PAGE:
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 / First Quarter 2002 / Issue 26(originally published by Booz & Company)


Reality Programming for MBAs

The ultimate test of the IMPM’s success is the accomplishments of its graduates. In this regard, evidence of the IMPM’s impact is reflected in the support of the companies that have participated. Although companies have not been asked to commit beyond a single year of the program, most of the original ones have returned for all six years. We believe the IMPM constitutes a radical new approach to management education that could be widely adopted, particularly for part-time executive MBA programs, also known as EMBAs.

The Five Mind-sets
It is important to get past the framework that dominates management education today — the functions of finance, human resources, marketing, and even strategy, taught as something apart from managing. A few business programs have tried to create a new structure around such topical themes as globalization and supply chain management. But current topics come and go; moreover, they tend to be narrow. Reform of management education needs to go deeper; it has to allow for critical insight into the underlying causes of business issues. The objective world outside must merge with the perceived world inside.

The nature of managerial work — not the functions worked on — should provide the foundation of management education. For starters, everything that effective managers do is sandwiched between reflection and action. In other words, managers work where reflective thinking meets practical action. This interaction is clearly visible on three levels. A first level concerns people and their interpersonal relationships, where the orientation often has to be collaborative. A second is that of the organization, where we find the greatest attention to analysis. The third is context, encompassing the world around the organization. Although managers may need to understand global issues, they themselves need to become more worldly.

In designing the IMPM to reflect these ideas, we created five two-week modules, each focusing on one of the five mind-sets — not exclusively, but essentially. Together they address the practice of managing in a holistic way. The program begins in Lancaster with Managing Self, the reflective mind-set, and ends at INSEAD, 16 months later, with Managing Change, the action mind-set. In between are the modules Managing Organizations, the analytic mind-set (in Montréal); Managing Context, the worldly mind-set (in Bangalore); and Managing Relationships, the collaborative mind-set (in Japan).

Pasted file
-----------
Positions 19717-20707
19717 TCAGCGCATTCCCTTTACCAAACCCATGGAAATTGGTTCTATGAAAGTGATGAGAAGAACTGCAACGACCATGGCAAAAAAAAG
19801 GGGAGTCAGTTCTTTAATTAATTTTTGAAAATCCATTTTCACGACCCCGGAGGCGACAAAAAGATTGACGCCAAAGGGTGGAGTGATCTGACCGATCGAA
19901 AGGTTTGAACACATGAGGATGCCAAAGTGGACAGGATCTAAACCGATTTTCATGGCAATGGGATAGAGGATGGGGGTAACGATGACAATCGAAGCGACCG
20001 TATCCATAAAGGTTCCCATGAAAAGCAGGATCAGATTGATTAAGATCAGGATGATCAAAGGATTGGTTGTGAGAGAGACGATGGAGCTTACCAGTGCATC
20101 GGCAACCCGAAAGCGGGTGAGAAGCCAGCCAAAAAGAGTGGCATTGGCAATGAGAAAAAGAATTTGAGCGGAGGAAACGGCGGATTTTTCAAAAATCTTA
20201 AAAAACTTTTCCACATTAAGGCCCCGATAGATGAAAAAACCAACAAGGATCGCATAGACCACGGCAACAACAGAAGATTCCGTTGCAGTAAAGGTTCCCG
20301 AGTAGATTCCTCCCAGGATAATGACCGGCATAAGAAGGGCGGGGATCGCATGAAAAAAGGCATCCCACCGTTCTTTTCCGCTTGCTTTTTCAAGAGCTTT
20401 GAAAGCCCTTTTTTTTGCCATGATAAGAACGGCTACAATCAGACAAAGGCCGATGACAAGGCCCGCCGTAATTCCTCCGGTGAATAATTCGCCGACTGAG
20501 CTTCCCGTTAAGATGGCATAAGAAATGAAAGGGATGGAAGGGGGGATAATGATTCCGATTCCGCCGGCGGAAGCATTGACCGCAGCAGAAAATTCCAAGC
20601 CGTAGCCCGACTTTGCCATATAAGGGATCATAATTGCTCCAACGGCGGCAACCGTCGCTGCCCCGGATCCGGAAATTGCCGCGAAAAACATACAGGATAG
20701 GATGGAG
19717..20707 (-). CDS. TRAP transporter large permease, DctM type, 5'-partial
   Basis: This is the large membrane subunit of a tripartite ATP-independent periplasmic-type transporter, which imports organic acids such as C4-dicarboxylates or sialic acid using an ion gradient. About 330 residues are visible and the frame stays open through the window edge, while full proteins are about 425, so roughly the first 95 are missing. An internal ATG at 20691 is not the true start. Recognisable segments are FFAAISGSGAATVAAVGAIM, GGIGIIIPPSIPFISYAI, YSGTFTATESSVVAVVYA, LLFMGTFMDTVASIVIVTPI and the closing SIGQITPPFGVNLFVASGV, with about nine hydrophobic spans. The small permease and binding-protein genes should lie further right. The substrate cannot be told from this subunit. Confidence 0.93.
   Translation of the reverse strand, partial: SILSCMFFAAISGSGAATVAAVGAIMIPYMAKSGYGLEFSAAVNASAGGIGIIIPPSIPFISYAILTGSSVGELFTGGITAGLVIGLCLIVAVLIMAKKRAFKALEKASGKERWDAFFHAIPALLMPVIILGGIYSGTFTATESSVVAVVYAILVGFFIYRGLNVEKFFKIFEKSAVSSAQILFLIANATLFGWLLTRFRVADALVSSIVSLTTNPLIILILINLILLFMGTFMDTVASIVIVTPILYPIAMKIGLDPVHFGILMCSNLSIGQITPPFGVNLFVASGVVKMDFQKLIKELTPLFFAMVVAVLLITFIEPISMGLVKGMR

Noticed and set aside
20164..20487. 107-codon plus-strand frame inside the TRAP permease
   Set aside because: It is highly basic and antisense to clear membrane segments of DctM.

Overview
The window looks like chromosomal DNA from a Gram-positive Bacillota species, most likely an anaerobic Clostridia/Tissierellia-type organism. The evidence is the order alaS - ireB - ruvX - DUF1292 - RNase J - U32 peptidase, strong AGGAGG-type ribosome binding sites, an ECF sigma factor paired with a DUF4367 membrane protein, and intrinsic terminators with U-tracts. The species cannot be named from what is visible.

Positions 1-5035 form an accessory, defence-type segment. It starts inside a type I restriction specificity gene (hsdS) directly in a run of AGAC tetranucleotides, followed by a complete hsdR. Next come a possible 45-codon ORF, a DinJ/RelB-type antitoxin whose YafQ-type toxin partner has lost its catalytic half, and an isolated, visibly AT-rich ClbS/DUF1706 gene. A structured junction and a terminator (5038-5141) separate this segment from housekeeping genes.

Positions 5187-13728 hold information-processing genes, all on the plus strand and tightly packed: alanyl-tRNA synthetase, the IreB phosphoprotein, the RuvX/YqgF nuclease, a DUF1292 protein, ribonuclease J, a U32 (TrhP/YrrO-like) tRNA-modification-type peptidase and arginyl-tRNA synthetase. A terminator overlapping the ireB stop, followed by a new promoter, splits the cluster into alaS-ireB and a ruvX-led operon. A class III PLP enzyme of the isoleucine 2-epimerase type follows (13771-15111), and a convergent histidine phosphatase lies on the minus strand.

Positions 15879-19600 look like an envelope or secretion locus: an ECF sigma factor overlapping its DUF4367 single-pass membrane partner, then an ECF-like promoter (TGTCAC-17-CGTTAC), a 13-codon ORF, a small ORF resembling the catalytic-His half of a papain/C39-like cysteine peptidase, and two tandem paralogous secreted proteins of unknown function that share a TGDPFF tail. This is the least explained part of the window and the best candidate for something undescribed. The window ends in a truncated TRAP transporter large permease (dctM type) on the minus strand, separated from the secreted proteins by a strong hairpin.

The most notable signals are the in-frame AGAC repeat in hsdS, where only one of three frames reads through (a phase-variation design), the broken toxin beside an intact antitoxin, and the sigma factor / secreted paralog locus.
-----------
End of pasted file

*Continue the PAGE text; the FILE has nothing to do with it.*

Learning from Experience
Covering the five different mind-sets is one thing; understanding their essence, and bringing them to life in a classroom, is quite another. In approaching each module, we wanted to bring to life in the classroom the experience of managing change and collaboration, not just talk about it. We created an integrated framework for instruction around these mind-sets so that participants would return to their companies with a deeper understanding of themselves and their work.

• Managing Self is grounded in the belief that some insights and capabilities can come only through self-knowledge. Managers need to step back from daily pressures to focus on themselves and their world — to get a better feel for what it takes (and what it costs them) to be a manager. The classroom for Managing Self starts outdoors, with activities that allow individuals to get to know each other. Discussions may probe many areas — managerial and personal styles, ethics and spirituality, the meaning of work. When different cultures meet in a relaxed, safe atmosphere, the learning can be remarkable.

• Managing Organizations begins with workshops that contrast scientific and artistic approaches to management. Then we consider the functions of marketing, accounting, finance, operations, and information technology. This is as close as the IMPM gets to traditional MBA subject matter. Our concern is for participants to develop a deeper appreciation of management functions. We do this by allowing them to talk to one another in an open forum about anything related to, say, marketing or operations, rather than being taught by a lecturer.

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